Libraries Fight Publishers In Ebook Limitations

October 17, 2019

Public libraries are an equalizing tool for people who do not have access to technology, books, and other materials that come with higher incomes. Unlike academic and textbook publishers, popular book publishers have had working relationships with libraries for decades. One of the biggest publishing houses in the United States might bring that to an end if they instill limitations on ebooks. The Stranger shares one library’s story against publisher in, “Seattle Public Library ‘Denounces’ Publisher’s New E-Book Policy.”

Come November 1, 2019, Macmillan plans to only sell one digital copy of newly released ebooks for half price. Libraries will also be forced to wait two months before they can buy more copies and that will be at the full retail price. Digital ebooks sell for $60, but are $30 for many libraries due to their non-profit status.

Macmillan CEO John Sargent’s reasoning makes sense from a company trying to make a profit:

“The rationale behind this move, according to a draft of a memo to authors written by Macmillan CEO John Sargent, is “to balance the great importance of libraries with the value of [an author’s] work.” Sargent argues that library lending is “cannibalizing sales” of e-books. He thinks the embargo will help the e-books sell better online, and claims to have data proving that the publisher makes far less on “library reads” than they they do on “retail reads.””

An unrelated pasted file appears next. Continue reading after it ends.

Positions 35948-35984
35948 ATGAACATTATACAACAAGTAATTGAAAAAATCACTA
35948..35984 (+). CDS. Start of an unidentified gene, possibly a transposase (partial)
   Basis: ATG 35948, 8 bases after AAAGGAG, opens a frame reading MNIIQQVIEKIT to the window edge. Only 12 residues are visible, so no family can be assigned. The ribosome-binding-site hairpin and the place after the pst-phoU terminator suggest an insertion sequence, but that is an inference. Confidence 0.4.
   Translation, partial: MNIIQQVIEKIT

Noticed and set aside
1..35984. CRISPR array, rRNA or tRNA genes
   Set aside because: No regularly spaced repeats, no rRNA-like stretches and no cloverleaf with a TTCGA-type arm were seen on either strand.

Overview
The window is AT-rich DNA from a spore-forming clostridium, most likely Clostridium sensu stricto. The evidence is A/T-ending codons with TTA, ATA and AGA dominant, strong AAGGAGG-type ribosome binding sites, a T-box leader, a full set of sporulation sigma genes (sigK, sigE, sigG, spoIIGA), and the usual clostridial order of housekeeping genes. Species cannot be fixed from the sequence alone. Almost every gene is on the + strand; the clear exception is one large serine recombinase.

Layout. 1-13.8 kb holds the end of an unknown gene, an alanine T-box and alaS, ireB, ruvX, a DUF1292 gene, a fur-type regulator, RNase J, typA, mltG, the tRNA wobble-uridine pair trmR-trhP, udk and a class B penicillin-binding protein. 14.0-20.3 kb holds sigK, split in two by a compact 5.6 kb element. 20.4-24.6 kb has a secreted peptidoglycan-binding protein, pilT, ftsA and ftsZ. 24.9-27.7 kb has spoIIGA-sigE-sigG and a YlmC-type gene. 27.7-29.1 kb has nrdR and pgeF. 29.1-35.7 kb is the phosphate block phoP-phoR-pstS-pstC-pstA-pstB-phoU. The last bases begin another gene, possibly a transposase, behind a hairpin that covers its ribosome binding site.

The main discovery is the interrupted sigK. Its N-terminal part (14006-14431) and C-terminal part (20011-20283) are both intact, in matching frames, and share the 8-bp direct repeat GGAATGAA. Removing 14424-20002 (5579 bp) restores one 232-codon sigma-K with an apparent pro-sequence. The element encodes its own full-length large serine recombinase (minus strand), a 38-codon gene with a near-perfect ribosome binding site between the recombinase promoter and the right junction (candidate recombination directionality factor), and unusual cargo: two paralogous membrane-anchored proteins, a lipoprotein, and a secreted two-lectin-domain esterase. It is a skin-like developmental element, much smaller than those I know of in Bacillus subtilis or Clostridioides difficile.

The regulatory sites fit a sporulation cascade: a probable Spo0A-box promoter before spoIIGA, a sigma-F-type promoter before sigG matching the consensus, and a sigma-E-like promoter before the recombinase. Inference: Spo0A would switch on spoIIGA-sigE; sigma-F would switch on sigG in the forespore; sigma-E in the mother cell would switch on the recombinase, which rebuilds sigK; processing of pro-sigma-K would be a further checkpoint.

Librarians speak the truth about the issue, because they are in the trenches where the action takes place. Libraries act as free PR for publishers and assist them in selling books with the profits going directly to the publishers, not libraries. Libraries also pay for ebooks than physical copies, despite it being cheaper to release ebooks.

This is going to hurt people with lower incomes, because they use libraries to get books they otherwise would not be able to afford.

The libraries, as always, will bear the brunt of this decision, because the general public does not understand or know about lending agreements between libraries and publishers. Authors could get bad reputations as well.

The number of people using ebooks and audiobooks has dramatically increased not only for the Seattle Public Library, but for libraries across the nation. Libraries have collected data that proves their circulating collections, physical and digital, do increase sales and boosts readership.